10.09.2010

Index Gothic

It's been nearly a month and a half since I re-injured my "weakest link": a collateral ligament in one of my fingers. Time off from climbing is good, although it might be better when not necessitated by injury. But then again, injury is good for reminding us that we are, after all, still made of flesh and bone despite our sometimes lofty intentions. A quandary, I say.

Anyway, this post isn't supposed to be about me; it's about Jeanna. She has been climbing brilliantly lately without me there at the crag to "encourage" (read: "berate") her. Take a look at the following image and see if you can guess which ultra-technical Index Lower Town Wall testpiece she just redpointed a week or two ago:

A flinty agriculturalist

Stern Farmer is the variation that leaves Japanese Gardens at a bolt about halfway up the initial widening jam/lieback crack. The difficulties begin in earnest whilst establishing oneself in a flared groove bereft of any feature save a snaking, shallow crack into which only the most chiseled fingertips might fit, and then only a centimeter at most. After squirming through the first eight feet using a bizarre combination of offwidthing and cuticle-castigating fingertip torquing, the crack opens tantalizingly for a few flared finger jams, only to slam cruelly shut through the rest of the crux, which follows the seam in a right-facing corner and culminates in a tenuous lunge to a large flat hold and the end of the main difficulties.

Given an ego-rending 5.12a in the Clint Cummins guide, the pitch often finds itself in the sights of unwary suitors who, fresh off an ascent of the neighboring Japanese Gardens, inspect the pitch while lowering to the ground and, barreling along on a wave of hubris, figure they'll 'give it a go'. Prodigious torment usually ensues, replete with numerous jarring ejections from the initial difficulties, copious grunting accompanied by the requisite florid language and feet paddling uselessly against the sparsely featured stone to the right of the corner. Blood smears are oft the spoil of the victorious groove, which wears them proudly to apprise other hapless crusaders of the likely consequences of their pursuit until the ubiquitous rains wash clean the battlefield.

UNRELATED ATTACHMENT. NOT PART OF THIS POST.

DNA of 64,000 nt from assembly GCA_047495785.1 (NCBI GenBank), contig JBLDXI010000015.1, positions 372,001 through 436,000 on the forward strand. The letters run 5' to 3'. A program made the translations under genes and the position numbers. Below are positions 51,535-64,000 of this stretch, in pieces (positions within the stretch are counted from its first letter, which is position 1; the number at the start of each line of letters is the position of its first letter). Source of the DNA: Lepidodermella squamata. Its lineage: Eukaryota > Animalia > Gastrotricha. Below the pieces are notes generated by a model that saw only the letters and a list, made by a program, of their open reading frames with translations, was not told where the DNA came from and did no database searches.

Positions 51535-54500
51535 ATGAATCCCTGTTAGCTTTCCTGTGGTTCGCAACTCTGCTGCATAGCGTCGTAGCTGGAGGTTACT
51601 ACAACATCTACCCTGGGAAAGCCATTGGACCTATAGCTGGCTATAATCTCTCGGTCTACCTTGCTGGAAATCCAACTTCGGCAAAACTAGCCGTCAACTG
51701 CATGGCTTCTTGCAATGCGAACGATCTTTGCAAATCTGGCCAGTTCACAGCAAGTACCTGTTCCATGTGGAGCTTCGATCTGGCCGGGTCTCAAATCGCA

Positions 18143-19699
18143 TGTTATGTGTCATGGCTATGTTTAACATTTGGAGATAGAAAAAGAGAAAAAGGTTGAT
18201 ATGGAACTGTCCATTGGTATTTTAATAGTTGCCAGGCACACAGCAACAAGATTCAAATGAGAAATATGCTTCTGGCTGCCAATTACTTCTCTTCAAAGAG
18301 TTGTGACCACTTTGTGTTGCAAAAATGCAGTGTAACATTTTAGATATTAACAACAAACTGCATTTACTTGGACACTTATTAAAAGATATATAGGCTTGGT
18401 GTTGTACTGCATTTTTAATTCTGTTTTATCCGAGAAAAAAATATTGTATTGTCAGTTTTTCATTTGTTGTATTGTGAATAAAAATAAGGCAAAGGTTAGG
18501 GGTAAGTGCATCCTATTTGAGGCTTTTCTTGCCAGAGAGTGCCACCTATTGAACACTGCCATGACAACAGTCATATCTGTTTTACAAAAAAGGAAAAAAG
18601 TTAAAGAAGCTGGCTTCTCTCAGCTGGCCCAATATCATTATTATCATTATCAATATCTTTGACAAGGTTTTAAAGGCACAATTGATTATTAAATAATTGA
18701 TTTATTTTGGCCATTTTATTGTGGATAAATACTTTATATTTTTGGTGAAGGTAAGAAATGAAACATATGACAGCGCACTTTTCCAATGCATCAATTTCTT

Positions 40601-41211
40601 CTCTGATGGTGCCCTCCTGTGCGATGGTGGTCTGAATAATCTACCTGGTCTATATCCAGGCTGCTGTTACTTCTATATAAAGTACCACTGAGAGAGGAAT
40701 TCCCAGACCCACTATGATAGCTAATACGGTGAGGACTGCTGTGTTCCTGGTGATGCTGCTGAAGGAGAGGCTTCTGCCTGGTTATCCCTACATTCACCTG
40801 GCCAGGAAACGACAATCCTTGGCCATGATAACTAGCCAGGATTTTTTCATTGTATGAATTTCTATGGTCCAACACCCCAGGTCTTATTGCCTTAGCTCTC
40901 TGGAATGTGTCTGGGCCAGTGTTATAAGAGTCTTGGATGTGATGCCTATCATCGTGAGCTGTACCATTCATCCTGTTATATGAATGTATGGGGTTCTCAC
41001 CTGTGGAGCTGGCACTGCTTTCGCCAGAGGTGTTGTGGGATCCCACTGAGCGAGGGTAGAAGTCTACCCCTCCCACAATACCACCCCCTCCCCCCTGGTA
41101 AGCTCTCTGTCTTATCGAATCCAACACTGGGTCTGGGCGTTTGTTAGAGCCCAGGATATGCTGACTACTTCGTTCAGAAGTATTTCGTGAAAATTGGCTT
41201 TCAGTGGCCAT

A lead ascent of this Terry Lien and Tom Michael masterpiece (they were the first free ascentionists, to be precise) is actually somewhat a of rare occurrence without the use of etriers and a veritable phalanx of thin cams and widgets. Having free-climbed this pitch somewhat frequently, including a linkup through the easier but airy second pitch (formerly A2/3, now 5.12a; best done at 5.12d as one long pitch from the ground) I can attest to its rather elusive nature: with judicious employment of the proper techniques, the climb remains tenuous to the very end, with success dependent on a heightened attention to both foot placement and the frictional properties of climbing shoe rubber. For the record: the first pitch is at least 5.12b even by the rather austere grading standards present at Index.

Jeanna, of course, is a technical wizard on granite. After watching her float her way up the climb on toprope twice in a row one afternoon, I wondered aloud to her if she might, perhaps, consider ceasing her rather senseless belittlement of the pitch and rediscover a little challenge in leading it. The few minutes that she would spend racking up gear for the climb might actually have given some of the other climbers at the crag (including myself, at times) precious moments to assuage their bruised egos acquired by watching her trounce such difficult routes. Maybe, I thought, she would even have to earn victory via a couple of real falls onto gear! Although it was not to be that day, she would, after a few more imperious toprope laps, complete the climb summarily on what I believe was her second or third attempt at leading it. Unfortunately, I wasn't there to witness the moment because my focus these days is on my lack of funds and on the overabundance of good beer in Seattle and I only climb vicariously through 1980's and 90's era issues of Climbing and Rock & Ice.

For someone so aggravatingly self-effacing about her rather exceptional abilities as a climber, Jeanna sure is a bona fide badass and a leading candidate for 'the strongest and most capable climber I know who hasn't climbed a 5.13 at Index (yet)'. I think anyone who has climbed with her would have to concur.

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